Clal: The biggest risk is the Suez Canal
The biggest risk to the world economy stemming from the unrest in Egypt is a disruption of operations at the Suez Canal, say economists at Clal Finance. "The primary question is whether the events in Egypt are material to the world economy," Clal macroeconomics analyst Amir Kahanovich said.
Some 10% of all of the world's ships pass through the Suez Canal over the course of a year, and 2 million barrels of oil are shipped through the waterway on a daily basis, Kahanovich wrote. If the cost of passage through the canal goes up because of a takeover of the route by gangs, for example, or acts of sabotage, that would have worldwide impact, he added.
The Egyptian economy is in fact not that large, but some companies and sectors are exposed, such as European banks, airlines and tourism firms, says the Clal team.
Egypt's gross domestic product is $217 billion. Its debt is $177 billion in debt. for the sake of comparison, Greece's debt is more than $400 billion, Kahanovich says.
"In Arab countries that are more significant to the world economy, such as Saudi Arabia and Kuwait, the standard of living is higher and fears of a revolution or instability are lower," Kahanovich says. The real fear is that the unrest will spread, even to smaller countries like Jordan and Yemen: There is concern that if an extremist takes power, he could carry out some kind of popular act against Israel or the West, he wrote.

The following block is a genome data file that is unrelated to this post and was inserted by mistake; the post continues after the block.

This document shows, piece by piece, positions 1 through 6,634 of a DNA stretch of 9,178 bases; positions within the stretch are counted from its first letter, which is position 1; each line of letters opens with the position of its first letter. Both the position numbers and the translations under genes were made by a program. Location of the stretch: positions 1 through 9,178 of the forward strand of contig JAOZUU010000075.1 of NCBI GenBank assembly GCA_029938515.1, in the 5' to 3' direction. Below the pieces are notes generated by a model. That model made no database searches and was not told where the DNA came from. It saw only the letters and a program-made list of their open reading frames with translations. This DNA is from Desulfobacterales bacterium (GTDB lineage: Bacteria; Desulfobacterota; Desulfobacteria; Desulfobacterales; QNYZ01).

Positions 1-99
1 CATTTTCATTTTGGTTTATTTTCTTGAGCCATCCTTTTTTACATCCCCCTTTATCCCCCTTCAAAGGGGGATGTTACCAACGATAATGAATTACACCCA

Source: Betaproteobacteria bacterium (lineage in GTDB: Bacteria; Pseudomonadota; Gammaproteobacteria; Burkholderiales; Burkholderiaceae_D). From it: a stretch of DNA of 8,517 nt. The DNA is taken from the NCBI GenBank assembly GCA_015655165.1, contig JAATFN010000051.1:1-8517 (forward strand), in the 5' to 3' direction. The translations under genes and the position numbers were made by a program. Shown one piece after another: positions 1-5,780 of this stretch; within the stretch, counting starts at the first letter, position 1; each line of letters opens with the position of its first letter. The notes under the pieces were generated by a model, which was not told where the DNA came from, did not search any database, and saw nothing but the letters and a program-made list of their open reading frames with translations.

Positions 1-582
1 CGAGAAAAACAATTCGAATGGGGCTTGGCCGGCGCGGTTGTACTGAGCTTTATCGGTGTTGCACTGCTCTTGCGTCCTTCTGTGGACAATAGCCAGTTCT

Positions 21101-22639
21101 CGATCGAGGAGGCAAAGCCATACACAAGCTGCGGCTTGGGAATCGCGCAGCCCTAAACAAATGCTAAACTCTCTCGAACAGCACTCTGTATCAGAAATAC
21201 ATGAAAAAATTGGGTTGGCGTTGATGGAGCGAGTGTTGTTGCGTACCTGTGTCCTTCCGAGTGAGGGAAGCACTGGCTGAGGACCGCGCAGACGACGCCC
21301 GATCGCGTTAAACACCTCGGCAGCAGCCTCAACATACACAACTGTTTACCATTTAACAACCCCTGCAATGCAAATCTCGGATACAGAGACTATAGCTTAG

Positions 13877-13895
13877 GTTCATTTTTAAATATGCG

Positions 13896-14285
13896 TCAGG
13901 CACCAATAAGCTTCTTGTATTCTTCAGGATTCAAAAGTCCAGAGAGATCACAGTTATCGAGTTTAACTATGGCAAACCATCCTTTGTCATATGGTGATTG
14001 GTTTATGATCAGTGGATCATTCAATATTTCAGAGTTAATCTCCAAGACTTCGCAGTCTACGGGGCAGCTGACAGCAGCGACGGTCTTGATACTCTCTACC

Uri Birman, director of Clal's global desk, said that the commodity sector, including oil, gold and agricultural products are attracting attention as a result of the disturbances. Oil rose 4.3% on Friday and rose yesterday morning as well. "The prices are the result of rising concern rather than the extent of supply," he said. "If the crisis spreads to the Gulf states, that would send prices sharply higher, but currently most assessments are thatit won't: the regimes there don't have the negative image of Mubarak's."
To head off the chance that rising food prices would cause instability, some countries in the region might stock up on commodities, which, together with other global macroeconomic factors, could increase prices, Birma said.
The view at Clal Finance yesterday was that the sharp drops posted on the Israeli securities market were not surprising as many investors were disposed to sell. "The stock and bond markets rose sharply recent months. The sell-off shouldn't surprise anyone," said Kobi Feller, Clal's top investment manager. He feels the markets were settling down. "First of all, stocks identified with foreigners, such as banks, shares in Teva Pharmaceuticals and Israel Chemicals are steady," he said. He also noted that credit default swaps , which insure against the default on payouts on Israeli government bonds and shot up Friday, were declining yesterday.
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